Friday Fatales: Women of Mystery is an occasional series in which we honor an author recognized for her contribution to the genre of mystery (or suspense, noir, thriller, and crime fiction).
Edith Ngaio Marsh, an only child of amateur actors, was born in Fendalton, Christchurch, New Zealand on April 23, 1895 (although some sources indicate 1899).
Ngaio (pronounced “nigh-o”) Marsh is considered one of the original “Queens of Crime” — the female writers who dominated the crime fiction genre during the Golden Age of Detective Fiction in the 1920s and 1930s, alongside Agatha Christie, Margery Allingham, and Dorothy L. Sayers.
She was also a noted theatrical producer and many of her mysteries involve theaters and actors. In addition to the theatre and crime fiction, her other passion was painting.
From the age of 28, she divided her time between New Zealand and the U.K.
Between 1932 and 1982, Ngaio authored 32 novels (most are set in England; four are set in New Zealand) and she published an autobiography, Black Beech and Honeydew, in 1965. Her most famous character is Chief Detective Inspector Roderick Alleyn, a gentleman detective who works for the Criminal Investigation Department of the Metropolitan Police in London.
The detective’s name appears on the list of “20 Best Super Sleuth Names for Boys” on nameberry.com.
As an example of Ngaio’s popularity was the “Marsh Million” day in 1949, when 100,000 copies each of ten of her titles were released to the world market by Penguin and Collins.
In recognition to her contributions to theatre, Ngaio Marsh was made a Dame Commander of the Order of the British Empire in 1966.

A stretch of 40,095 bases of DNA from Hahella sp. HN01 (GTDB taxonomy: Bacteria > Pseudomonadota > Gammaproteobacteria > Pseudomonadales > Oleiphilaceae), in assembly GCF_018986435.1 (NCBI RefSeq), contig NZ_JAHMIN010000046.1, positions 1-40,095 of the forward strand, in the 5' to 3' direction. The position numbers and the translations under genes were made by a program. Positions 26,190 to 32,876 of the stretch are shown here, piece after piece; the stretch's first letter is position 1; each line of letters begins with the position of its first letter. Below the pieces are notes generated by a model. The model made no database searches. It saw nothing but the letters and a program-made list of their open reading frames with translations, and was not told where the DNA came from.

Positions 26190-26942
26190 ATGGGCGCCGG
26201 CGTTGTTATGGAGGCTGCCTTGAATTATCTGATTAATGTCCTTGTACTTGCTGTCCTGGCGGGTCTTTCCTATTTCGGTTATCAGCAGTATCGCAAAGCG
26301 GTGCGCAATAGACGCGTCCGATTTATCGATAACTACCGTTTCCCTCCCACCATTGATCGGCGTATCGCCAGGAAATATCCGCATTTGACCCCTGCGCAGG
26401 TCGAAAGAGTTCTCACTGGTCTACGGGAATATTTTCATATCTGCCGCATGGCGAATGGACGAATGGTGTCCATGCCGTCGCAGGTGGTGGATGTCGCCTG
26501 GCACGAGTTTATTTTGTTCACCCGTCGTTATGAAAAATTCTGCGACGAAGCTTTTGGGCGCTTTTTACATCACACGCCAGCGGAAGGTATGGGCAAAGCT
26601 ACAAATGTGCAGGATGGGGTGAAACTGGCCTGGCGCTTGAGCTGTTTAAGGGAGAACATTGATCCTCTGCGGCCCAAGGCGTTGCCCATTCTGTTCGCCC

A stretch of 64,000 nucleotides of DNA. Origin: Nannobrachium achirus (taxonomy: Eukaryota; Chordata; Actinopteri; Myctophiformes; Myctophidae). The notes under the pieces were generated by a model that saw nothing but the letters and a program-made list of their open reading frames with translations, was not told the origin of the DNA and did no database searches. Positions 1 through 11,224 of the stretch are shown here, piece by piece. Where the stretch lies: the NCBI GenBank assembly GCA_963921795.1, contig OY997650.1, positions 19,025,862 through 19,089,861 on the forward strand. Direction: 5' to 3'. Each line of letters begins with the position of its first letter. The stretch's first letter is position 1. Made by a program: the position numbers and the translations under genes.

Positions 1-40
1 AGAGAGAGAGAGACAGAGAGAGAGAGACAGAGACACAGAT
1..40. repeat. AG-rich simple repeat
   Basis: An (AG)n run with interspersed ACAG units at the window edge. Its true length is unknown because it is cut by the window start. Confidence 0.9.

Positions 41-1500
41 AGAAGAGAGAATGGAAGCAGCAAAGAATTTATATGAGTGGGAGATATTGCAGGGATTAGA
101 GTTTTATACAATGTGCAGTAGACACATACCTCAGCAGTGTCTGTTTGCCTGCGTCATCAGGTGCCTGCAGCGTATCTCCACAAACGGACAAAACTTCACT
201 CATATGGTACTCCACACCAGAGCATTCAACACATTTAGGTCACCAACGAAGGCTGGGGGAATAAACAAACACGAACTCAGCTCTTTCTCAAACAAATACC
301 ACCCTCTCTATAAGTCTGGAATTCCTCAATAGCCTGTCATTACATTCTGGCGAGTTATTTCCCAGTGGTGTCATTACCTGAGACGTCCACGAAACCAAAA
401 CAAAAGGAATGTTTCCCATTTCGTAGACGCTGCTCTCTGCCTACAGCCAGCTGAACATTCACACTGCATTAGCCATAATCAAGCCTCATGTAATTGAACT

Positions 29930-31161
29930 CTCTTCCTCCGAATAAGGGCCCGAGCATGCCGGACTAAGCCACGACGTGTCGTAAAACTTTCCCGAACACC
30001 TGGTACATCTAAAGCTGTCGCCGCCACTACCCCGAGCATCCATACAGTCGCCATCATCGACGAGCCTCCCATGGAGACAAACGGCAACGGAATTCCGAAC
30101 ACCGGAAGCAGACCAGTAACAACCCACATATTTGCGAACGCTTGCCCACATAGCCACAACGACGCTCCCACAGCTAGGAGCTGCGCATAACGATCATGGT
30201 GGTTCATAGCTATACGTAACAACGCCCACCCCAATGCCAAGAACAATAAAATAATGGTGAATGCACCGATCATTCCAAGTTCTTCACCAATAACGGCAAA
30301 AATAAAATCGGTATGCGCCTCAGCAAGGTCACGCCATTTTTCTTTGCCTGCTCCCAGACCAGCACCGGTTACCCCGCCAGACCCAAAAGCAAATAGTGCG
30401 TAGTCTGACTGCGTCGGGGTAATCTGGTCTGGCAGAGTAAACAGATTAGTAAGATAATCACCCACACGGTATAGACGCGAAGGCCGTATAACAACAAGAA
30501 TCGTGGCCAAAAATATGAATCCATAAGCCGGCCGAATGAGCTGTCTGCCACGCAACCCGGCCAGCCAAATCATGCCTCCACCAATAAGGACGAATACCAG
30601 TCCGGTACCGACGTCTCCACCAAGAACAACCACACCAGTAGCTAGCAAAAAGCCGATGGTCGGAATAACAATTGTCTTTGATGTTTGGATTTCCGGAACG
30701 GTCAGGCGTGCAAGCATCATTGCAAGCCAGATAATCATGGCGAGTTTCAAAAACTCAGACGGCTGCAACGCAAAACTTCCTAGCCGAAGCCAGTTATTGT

Nine of her novels were adapted as The Inspector Alleyn Mysteries and aired on BBC in 1993 and 1994. Many of her novels are marked by her strong characterizations. She was known for her attention to police procedures and a strong sense of humor.
Her victims were murdered in unusual ways, such as impaling, spraying with weedkiller, suffocating in a bale of wool, a fatal head wound caused by a rigged bottle of champagne, and boiling in a mud pool.
In 1978, Ngaio received the MWA’s Grand Master Award for Lifetime Achievement as a detective novelist.
When writing about Dame Ngaio Marsh, Bruce Harding notes in Kotare 2007, Special Issue — Essays in New Zealand Literary Biography Series One: “Women Prose Writers to World War I”:
Marsh believed that detective fiction is by its nature shapely and, as such, ‘can command our aesthetic approval’ and explained why:
It must have a beginning, a middle and an end. The middle must be an extension and development of the beginning and the end must be implicit in both. The writing is as good as the author can make it: nervous, taut, balanced and economic. Descriptive passages are vivid and explicit. The author is not self-indulgent. If he commands a good style, there is every reason for maintaining it. In an age of immensely long and undisciplined novels we can do with some shapely ones and in the midst of much pretentious obscurity a touch of lucidity is not unwelcome.
(Ngaio’s comments are from her piece, ‘Entertainments’, in the January 1978 issue of Pacific Moana Quarterly.)
Ngaio Marsh never married or had children. She died in her New Zealand home in February, 1982, at age 86 (or 82, depending on the source). Her obituary published in The New York Times contained a quote from the author regarding her name: ”What does ‘Ngaio’ mean?” she once said. ”I don’t know. Like many Maori words it has a number of meanings – clever, light on the water, a little bug – but I don’t know which my parents had in mind.”
Beside a meaning of ‘clever,’ Ngaio is the name of a flowering shrub native to New Zealand; it can also mean brightness or brilliance, which symbolises enlightenment or great wisdom, and “reflections on the water.” Some sources indicate the name was chosen by her uncle.
The Ngaio Marsh Award for Best Crime Novel, established in 2010, promotes andcelebrates excellence in crime, mystery and thriller writing by New Zealand authors. It is awarded each year in a ceremony held in Christchurch.
Photo: Ngaio Marsh House & Heritage Trust
Christchurch is also home of the Ngaio Marsh House and Heritage Trust. The house is the original four-bedroom cottage built for the Marsh family in 1905. It was Ngaio’s home for 77 years, where many of her possessions remain.
Check out the extensive bibliography of Dame Ngaio Marsh.
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